In June 2004, Washington Capitals made Alex Ovechkin their first overall pick. In second place, the Pittsburgh Penguins are back in second place, Yevgeny Malkin.
Posted at 10:15 AM
Ovechkin could join Wayne Gretzky as the all-time leading scorer and help give Washington the trophy.
Malkin became one of the best positions of his generation with 1,146 points in just 981 games, three Stanley Cups, two scoring championships, the Hart Cup (MVP) and the Coon-Smith Cup (awarded to the player with distinction in the series).
Four years later, Steven Stamkos’ center was drafted first overall by Lightning and defenseman Drew Doughty and second overall by the Los Angeles Kings. Stamkos is approaching the 500-goal mark and trying to win the Stanley Cup for the third time in a row. Dottie won the Stanley Cup twice in Los Angeles and was a three-time Norris Cup Finalist (Best Defense). won one.
Jon Tavares is the top scorer of the 2009 season with nearly 400 goals, Victor Hedman, who was named after him in second place, already has a place in the Hall of Fame.
Buffalo Sabers and Carolina Hurricanes seem to be very pleased with their picks, Rasmus Dahlin and Andrei Svichnikov.
However, we are now seeing a very polarized debate over who the Canadian number one is just over a month before the July 7th draft.
Instead of promoting two excellent young hockey players, quarterback Shane Wright and winger Joraj Slavkowski, as likely the two main contenders for the first title, many fans seem to want to take a sharp side. What if we don’t consider them just two excellent options, each with their own qualities and drawbacks?
But aside from Conor McDavid or Sidney Crosby, there are never any sure options. We can minimize the risks, but are the options completely safe?
Ryan Nugent-Hopkins was deemed safe in 2011. It turned out to be a very good hub in Edmonton. But not the best in coffee.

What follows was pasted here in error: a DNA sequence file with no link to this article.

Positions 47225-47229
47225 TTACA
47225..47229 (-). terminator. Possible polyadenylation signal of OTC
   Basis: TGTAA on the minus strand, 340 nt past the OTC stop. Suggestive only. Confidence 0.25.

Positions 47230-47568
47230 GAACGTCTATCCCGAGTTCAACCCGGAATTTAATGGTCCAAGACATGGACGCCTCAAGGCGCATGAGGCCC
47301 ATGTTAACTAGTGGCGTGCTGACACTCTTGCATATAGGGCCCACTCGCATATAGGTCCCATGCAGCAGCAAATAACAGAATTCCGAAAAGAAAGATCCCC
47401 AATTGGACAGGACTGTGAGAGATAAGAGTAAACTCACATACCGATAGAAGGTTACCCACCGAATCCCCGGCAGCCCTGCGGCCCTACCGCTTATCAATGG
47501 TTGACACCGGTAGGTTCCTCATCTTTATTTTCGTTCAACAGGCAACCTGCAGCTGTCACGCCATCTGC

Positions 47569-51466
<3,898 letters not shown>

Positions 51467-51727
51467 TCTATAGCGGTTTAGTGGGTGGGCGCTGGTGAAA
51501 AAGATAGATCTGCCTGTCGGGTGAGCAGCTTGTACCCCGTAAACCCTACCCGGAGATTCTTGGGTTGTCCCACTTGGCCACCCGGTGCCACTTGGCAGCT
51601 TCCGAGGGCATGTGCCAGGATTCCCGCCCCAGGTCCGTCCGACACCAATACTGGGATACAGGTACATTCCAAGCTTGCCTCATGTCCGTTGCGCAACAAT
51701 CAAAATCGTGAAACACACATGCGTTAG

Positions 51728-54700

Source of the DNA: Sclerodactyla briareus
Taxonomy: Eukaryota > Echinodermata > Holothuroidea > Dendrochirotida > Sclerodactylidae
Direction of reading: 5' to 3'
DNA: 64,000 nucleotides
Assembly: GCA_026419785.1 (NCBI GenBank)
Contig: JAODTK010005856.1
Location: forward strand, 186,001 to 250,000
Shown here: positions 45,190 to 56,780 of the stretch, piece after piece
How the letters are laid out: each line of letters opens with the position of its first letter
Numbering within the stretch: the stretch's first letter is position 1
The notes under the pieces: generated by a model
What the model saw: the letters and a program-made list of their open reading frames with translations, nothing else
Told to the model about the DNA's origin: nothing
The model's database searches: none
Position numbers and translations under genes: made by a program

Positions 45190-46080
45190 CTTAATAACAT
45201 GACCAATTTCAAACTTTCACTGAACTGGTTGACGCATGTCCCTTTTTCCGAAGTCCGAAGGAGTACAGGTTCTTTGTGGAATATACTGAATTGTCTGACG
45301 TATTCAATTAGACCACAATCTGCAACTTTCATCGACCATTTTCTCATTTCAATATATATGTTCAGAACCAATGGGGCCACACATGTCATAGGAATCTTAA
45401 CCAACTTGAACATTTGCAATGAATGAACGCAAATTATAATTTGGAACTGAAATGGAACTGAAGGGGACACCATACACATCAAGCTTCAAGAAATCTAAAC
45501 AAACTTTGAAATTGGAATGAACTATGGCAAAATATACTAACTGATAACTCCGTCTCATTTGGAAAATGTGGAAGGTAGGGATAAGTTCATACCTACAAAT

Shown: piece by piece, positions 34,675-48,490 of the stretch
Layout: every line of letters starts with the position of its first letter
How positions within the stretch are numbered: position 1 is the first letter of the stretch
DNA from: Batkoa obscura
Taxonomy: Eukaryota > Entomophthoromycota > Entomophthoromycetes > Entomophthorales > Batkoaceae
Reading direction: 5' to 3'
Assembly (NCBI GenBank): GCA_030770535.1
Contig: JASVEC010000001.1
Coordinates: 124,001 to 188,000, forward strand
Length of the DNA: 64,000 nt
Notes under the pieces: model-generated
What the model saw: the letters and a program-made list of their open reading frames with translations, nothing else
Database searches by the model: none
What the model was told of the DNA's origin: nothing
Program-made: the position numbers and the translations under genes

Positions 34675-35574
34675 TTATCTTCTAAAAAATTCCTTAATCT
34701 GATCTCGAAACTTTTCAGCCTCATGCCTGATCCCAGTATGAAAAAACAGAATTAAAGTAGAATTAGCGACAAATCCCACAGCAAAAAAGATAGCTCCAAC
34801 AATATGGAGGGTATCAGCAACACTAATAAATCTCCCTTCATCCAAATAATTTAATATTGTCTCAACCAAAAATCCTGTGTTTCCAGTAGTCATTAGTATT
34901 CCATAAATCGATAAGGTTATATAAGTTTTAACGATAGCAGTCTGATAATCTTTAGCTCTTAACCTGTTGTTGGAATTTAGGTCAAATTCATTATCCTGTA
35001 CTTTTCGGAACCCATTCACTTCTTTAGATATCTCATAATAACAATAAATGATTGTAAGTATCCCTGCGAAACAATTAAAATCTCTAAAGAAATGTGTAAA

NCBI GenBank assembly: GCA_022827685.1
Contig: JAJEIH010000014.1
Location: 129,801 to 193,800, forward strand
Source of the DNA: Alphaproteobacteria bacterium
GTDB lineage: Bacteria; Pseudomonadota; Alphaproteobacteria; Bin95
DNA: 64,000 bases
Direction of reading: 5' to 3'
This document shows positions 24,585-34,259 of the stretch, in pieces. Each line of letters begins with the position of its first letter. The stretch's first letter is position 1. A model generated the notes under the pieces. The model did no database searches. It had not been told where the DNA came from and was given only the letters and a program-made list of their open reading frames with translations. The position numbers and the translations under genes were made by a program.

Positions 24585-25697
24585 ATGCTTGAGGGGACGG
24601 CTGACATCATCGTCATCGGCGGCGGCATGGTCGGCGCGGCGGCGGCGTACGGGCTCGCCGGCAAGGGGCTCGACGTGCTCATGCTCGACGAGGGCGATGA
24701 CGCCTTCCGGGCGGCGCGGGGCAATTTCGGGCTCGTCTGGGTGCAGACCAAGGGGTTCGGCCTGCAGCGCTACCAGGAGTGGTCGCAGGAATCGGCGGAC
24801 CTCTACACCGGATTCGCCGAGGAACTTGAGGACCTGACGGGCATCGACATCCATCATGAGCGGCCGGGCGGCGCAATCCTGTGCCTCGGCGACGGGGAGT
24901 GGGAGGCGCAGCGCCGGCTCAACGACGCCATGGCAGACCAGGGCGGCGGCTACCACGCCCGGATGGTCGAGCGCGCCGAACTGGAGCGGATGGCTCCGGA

Nico Hescher was a safe choice in 2017, too. And at the age of 23, he just had an amazing season in New Jersey with 60 points in 70 games, while he was brilliant on defense. In hindsight, the Defender Demons might have chosen Cal Makar, but we can’t spit on their choice. Especially since Makar was not a safe option. His hat was huge, but he was playing in the Alberta Junior A-league pending NCAA admission and was only ranked 10th by NHL Central Scouting, behind Nolan Patrick, Cody Glass, Gabe Velardi, Casey Mittelstadt, Michael Rasmussen, Owen Tibbett, Eli Tolvanen.
Kent Hughes and the Canadian were put in a somewhat similar dilemma this year. Shine Wright is a very safe option. Earning outstanding player status at the age of 15 in the Ontario Junior League, he’s a full-fledged center who’s still racking up 94 points in 63 games this season at Kingston.
Statistically, it went from averaging 1.14 points per game to 1.49. It’s a big jump, but over a two-year period, between the ages of 15/16 to 17/18 due to the season lost by the pandemic. It is difficult to accurately measure the impact of this lost season on his development.
He was already big at 6ft 179lbs in his first season in the junior ranks. He is now 6 feet 1 and 191 pounds tall. This factor will also be taken into account.
Wright has great qualities. He is a great leader. His hockey IQ is very high. He is defensively responsible. He has an excellent shot and his skating is above average.
But some recruits will criticize him for his lack of commitment at times (the U18 World Championship final against Russia captured the imaginations of some scouts) and he hasn’t been out on top in the Ontario Youth Hockey League playoffs recently.
In his defense, the Kingston Frontenacs’ transitional play left something to be desired and he often had to do the work for his defensemen too weak to do so effectively.
The question Kent Hughes and the Canadian might be asking themselves right now: What would Shane Wright’s ceiling be? Will he become Nugent-Hopkins or Nico Hischier, or can he aspire to a career for Nathan MacKinnon? Nobody really knows.
But if we want to play it safe and get a second place in the NHL at worst, even if it means losing a better position, then Shane Wright would be CH’s choice.